Mary Robinson First woman President of Ireland and former UN High Commissioner for Human Rights; a passionate advocate for gender equality, women’s participation in peace-building, human dignity and climate justice. Mary Robinson is a globally recognised voice on climate change and frequently highlights the need for drastic action from world leaders, as well as the intersectionality of the climate emergency: from intergenerational injustice to gender inequality and biodiversity loss.
“Part of the wisdom of the Elders is to remind the world that we actually have universal values that are accepted by every government in the world and yet they are not being implemented.”
Mary Robinson Work with The Elders
Mary Robinson is a founding member of The Elders and was appointed Chair in November 2018 following the death of Kofi Annan. As a member of The Elders, Mary Robinson has addressed the UN Security Council and other agencies on multiple occasions. She has met with world leaders to promote global peace and ethical leadership, including Pope Francis in the Vatican, President Emmanuel Macron in Paris and President Xi Jinping in Beijing to discuss multilateralism, climate change, nuclear nonproliferation and human rights.
Mary Robinson has travelled multiple times to African countries with the Elders, meeting with political leaders and civil society activists to discuss issues of peace, justice and human rights. Missions include Côte d’Ivoire, Egypt, Ethiopia, South Sudan, Sudan, Tanzania and Zimbabwe.
Mary Robinson has also been part of several delegations to the Middle East with the Elders to encourage peace efforts and support Israelis and Palestinians working for peaceful coexistence; and visited the Korean Peninsula to try to help ease tensions between North and South Korea and learn more about North Korea’s chronic food crisis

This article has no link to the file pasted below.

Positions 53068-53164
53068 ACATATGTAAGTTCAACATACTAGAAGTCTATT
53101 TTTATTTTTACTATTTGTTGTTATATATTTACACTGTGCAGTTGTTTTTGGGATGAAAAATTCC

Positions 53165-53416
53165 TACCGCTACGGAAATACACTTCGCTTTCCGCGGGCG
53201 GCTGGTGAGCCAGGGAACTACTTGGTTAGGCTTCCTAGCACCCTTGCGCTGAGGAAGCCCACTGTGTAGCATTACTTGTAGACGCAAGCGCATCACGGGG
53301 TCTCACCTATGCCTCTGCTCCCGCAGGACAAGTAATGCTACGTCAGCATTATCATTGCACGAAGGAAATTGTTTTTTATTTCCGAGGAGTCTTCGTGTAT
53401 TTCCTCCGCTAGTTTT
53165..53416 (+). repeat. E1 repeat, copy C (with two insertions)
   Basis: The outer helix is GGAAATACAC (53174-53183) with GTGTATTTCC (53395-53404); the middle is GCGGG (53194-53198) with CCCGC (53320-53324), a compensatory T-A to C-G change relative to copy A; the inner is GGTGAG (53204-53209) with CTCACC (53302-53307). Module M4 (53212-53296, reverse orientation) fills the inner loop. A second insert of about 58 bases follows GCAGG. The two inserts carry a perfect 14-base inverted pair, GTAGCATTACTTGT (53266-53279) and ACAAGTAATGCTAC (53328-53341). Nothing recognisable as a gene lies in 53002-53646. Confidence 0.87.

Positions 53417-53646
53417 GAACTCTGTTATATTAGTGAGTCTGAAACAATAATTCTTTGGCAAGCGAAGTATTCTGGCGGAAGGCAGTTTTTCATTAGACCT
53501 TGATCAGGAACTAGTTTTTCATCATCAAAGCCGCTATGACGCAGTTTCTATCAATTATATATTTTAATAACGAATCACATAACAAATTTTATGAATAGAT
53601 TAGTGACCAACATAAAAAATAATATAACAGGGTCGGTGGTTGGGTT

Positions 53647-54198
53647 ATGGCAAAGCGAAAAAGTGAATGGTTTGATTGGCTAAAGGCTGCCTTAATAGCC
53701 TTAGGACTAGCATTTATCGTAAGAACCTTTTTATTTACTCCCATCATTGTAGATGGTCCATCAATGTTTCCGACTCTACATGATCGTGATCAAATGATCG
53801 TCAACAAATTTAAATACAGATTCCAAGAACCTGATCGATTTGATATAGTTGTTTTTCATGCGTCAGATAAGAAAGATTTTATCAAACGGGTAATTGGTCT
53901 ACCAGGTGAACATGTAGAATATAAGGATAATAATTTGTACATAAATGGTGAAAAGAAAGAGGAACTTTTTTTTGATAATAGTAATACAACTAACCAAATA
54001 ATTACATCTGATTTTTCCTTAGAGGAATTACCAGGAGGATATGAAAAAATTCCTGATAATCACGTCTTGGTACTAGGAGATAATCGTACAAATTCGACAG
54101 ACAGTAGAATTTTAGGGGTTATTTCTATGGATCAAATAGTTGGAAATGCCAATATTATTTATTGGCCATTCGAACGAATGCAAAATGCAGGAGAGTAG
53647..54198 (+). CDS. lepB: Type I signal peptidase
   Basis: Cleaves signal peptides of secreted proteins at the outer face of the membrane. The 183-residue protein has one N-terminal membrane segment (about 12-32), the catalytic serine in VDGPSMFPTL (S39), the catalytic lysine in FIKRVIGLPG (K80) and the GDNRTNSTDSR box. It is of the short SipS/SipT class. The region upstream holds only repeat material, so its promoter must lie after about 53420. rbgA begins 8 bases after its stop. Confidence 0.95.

First woman President of Ireland Mary Robinson was elected Irish President in 1990 and served for seven years as a principled and transformative leader who fought for equality and women’s rights throughout her time in office. A firm believer in dialogue and reconciliation, she broke taboos by being the first Irish head of state to make official visits to Britain, as well as regularly visiting Northern Ireland.
She was the first head of state to visit Somalia following the crisis there in 1992 and brought global media attention to the suffering of Rwandans as the first Head of State to visit the country after the 1994 genocide. Human rights champion As UN High Commissioner for Human Rights (1997-2002), Mary Robinson integrated human rights into the United Nations system and became renowned as an outspoken voice dedicated to investigating and exposing human rights abuses across the world.
She founded Realizing Rights: The Ethical Globalization Initiative, which aimed to put human rights standards at the heart of global governance and to ensure that the needs of the poorest and most vulnerable are addressed on the global stage. For this, she was awarded the Presidential Medal of Freedom by President Barack Obama in 2009.
As an academic, legislator and barrister, Mary Robinson has always sought to use law as an instrument for social change, arguing landmark cases before the European Court of Human Rights as well as in the Irish courts and the European Court in Luxembourg. A committed European, she also served on expert European Community and Irish parliamentary committees.
A tireless champion of women’s equality, she travelled to Ethiopia in June 2011 with her fellow Elders to convene an international meeting of experts and activists working to end child marriage, which was followed by a visit to India in February 2012 to support youth activists tackling early marriage in their communities. She travelled again to Ethiopia, Sudan and South Sudan in 2013 to meet with women leaders and encourage their participation in the peace process. She also visited the Democratic Republic of Congo in 2013, as the UN Special Envoy for the Great Lakes region, to promote women’s rights and where she met with women survivors of sexual abuse.